While it is a good primer, it is a good deterrent as well. This product protects against staining and lowers your chance of getting mold. Best for use when temperatures are between 50 and 90 degrees, one gallon of this product will complete projects of up to 400 square feet. This primer is not meant to be used on exterior floor surfaces, however.
Duckback primer is meant to be used to prevent peeling and it works just fine. One gallon should be all you need for smaller jobs, though you will need to slather this stuff on pretty thick. Made in the U.S.A., Duckback has yet to gain a reputation. Duckback’s primer is acrylic based and good for priming latex- and oil-based finishes.
Another paint and primer mix, this one is not as easy to use as the Krylon, simply because it isn’t spray paint. Meant to be able to be used over other coats of paint, this product does do its job pretty well. The product itself is 100% latex acrylic paint, so clean-up is a breeze. If you are painting over a glossy area, you’ll need to sand it first. This product should be used only when temperatures are at least 50 degrees and above. One of the slower drying primers on our list, this won’t be dry for two hours after application. The flat, matte finish will help hide imperfections in your walls or siding. One gallon of this can finish jobs up to 300 square feet.
Sadly, while the end product here is good, it can be difficult to work with. Be ready to put your whole body into the project you are working on.
Priming a job can mean many things, so it’s good to have an understanding of the project you are working on beforehand. While there are tons of different primers out there, this is less of a competition for the best and more of a drill in specificity.
With exterior primers, you’ll want a product that will prepare your topcoat for harsh conditions. What are other things you should look for? We’ll go over them:
The type of primer you want will be largely based on how worn or weathered your wood is. The climate you live in can affect this as well, because of the different types of elements your wood is exposed to. While it would seem to make sense that someone would make a primer that would work for all wood, there isn’t such a thing.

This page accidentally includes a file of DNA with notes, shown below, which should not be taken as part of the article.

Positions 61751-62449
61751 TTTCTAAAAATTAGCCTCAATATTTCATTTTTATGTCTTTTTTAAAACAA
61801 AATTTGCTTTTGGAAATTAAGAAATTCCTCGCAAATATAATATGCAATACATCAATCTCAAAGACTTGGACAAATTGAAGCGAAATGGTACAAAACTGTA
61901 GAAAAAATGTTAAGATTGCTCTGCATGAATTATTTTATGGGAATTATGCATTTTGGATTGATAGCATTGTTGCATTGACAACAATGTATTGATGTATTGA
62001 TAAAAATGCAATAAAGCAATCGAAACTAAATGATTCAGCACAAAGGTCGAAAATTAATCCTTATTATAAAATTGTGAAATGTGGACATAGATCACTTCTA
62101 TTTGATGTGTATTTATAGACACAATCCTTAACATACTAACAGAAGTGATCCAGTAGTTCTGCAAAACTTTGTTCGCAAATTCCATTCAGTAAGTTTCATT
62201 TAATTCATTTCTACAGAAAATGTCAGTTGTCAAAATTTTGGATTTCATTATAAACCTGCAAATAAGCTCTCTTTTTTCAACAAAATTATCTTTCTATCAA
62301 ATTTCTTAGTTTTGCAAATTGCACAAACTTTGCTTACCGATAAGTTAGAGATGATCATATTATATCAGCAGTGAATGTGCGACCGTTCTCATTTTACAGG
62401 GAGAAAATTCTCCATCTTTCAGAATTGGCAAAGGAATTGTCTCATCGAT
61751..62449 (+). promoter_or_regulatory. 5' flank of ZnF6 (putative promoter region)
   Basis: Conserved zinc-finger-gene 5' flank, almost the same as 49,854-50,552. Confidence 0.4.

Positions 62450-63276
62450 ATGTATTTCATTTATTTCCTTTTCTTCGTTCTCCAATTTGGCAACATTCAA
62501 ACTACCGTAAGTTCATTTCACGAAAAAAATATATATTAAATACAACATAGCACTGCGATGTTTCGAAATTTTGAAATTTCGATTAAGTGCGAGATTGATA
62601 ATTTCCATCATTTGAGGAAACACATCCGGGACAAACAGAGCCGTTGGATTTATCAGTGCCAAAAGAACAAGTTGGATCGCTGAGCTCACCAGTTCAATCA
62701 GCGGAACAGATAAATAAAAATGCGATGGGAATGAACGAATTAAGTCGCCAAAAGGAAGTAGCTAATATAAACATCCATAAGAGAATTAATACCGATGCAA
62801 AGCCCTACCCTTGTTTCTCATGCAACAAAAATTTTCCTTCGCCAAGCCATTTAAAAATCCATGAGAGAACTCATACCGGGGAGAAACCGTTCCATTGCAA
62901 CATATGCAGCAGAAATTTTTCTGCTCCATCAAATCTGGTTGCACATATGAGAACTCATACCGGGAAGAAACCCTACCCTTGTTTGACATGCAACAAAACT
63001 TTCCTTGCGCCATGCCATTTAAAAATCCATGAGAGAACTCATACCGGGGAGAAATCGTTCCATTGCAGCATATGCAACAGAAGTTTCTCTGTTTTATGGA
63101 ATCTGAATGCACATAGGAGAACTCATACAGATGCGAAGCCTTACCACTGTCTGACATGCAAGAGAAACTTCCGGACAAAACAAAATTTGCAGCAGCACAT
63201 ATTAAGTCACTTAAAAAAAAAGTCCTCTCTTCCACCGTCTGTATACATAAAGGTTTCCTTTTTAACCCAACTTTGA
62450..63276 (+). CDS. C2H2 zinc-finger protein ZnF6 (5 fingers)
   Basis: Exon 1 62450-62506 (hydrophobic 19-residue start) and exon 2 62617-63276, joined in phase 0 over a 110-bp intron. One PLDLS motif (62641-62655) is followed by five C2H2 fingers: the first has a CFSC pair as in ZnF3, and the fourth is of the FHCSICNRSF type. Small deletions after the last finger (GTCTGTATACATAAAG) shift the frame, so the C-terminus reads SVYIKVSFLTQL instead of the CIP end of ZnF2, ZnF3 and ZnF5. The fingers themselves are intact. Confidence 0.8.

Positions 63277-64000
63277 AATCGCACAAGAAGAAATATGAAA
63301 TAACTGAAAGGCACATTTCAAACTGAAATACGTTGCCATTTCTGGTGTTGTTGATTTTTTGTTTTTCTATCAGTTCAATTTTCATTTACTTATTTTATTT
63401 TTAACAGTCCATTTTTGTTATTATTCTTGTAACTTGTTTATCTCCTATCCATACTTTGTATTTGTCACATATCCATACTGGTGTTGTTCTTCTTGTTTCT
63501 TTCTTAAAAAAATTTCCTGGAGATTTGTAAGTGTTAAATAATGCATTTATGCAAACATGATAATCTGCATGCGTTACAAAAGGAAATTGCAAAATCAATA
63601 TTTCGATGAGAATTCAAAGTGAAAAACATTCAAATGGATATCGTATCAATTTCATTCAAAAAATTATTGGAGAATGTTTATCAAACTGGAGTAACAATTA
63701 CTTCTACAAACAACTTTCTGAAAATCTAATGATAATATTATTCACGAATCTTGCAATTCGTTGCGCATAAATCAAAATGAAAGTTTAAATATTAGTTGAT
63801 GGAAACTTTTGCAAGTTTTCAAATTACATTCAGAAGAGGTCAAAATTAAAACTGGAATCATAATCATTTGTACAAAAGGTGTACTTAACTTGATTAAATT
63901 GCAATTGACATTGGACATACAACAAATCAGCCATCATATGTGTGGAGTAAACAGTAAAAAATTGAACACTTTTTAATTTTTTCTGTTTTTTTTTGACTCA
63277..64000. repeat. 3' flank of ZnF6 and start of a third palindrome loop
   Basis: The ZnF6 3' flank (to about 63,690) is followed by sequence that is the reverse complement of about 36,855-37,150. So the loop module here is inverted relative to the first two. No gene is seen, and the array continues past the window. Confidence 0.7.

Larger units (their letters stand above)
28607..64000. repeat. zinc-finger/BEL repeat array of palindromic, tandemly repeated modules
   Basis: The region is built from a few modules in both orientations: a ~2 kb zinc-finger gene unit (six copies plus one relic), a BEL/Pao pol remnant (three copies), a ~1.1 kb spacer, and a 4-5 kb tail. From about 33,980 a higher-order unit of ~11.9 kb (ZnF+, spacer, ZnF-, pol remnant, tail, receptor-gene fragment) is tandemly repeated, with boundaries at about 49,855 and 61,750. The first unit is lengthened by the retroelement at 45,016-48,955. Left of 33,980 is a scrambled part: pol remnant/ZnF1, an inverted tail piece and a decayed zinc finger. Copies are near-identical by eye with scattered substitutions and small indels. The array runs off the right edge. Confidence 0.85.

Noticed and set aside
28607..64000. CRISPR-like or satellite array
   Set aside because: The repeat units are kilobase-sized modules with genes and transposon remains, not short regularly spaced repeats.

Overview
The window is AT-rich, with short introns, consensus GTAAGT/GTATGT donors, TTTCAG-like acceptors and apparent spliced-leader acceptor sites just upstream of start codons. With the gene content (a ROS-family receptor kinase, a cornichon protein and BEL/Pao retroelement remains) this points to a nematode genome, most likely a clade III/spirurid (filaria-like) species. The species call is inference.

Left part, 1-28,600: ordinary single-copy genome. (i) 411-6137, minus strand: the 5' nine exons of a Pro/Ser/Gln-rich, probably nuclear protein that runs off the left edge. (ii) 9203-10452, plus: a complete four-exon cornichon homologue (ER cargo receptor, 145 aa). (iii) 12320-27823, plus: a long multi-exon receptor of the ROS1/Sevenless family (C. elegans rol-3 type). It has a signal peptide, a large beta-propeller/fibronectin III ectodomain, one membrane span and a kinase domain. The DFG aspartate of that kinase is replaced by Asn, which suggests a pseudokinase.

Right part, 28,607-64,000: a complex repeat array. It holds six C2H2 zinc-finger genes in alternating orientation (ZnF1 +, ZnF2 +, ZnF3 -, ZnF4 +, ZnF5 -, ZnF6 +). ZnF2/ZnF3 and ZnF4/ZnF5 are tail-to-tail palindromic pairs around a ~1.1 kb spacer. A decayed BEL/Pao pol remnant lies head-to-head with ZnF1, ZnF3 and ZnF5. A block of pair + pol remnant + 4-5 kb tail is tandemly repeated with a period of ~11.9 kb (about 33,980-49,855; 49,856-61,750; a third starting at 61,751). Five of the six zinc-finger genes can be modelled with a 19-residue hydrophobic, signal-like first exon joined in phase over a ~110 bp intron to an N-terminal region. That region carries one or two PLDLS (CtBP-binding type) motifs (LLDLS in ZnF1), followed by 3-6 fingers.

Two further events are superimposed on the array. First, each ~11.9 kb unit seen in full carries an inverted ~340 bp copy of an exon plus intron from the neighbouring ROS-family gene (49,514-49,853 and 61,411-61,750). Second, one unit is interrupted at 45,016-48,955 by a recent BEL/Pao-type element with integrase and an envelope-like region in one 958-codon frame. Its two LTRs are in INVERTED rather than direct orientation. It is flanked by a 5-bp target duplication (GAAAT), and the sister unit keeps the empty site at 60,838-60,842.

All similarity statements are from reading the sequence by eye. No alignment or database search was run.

This is also important to consider. If the wood you are using hasn’t been primed before, you’ll need a whole different type of primer. If your wood has been painted before, however, the type of paint that has been used and the amount that has been used will go a long way in determining the right primer for your job.
How do you want the final product to look? Some primers are much better for a matte finish, while others can really give you that shine. Both will wear down over time, but you can extend the look and life of your finish by making sure you use the right primer.
Primer is also used for non-wood surfaces! Just make sure that whatever you are painting is compatible with the type of primer you are using. You also will want to be sure that the type of paint you are using is compatible with the project’s surface. Paint is, after all, a chemical, and wild things can happen when mixed with other chemicals.
As the world has increased awareness of being kind to our environment, paint and primers are moving toward that as well. While the best paint and primers are still not the most eco-friendly, there are products that do a decent job. These are typically a little more difficult to use during the application process, but depending on how important your carbon footprint is to you, it might be worth the trouble.
Different primers take different amounts of time to dry. Maybe you want that project done yesterday. While we don’t have a time machine, there are primers that dry in 15 minutes or less. On the other hand, if you are the type to take your time doing a project, you might want to look for something that doesn’t dry out right away.
While buying a primer is always important, buying one that works outside might be especially so. With your outdoor wood having to face all sorts of elements, you need something that will prepare it for the worst of the worst. It’s not easy to choose just one, and with how many options there are, it is even more difficult. We hope that these reviews have acted as a tour guide to the world of exterior primers. We enjoyed telling you all about primers, especially our top pick from KILZ or our value pick from Rust-Oleum. Best of luck in your shopping, and we can’t wait to see that completed outdoor project!
Featured Image Credit By: artursfoto, pixabay
Hi there! My name is Adam and I write for HealthyHandyman. I have a great passion for writing about everything related to tools, home improvement, and DIY. In my spare time, I'm either fishing, playing the guitar, or spending quality time with my beloved wife. You'll also often find me in my workshop working on some new project!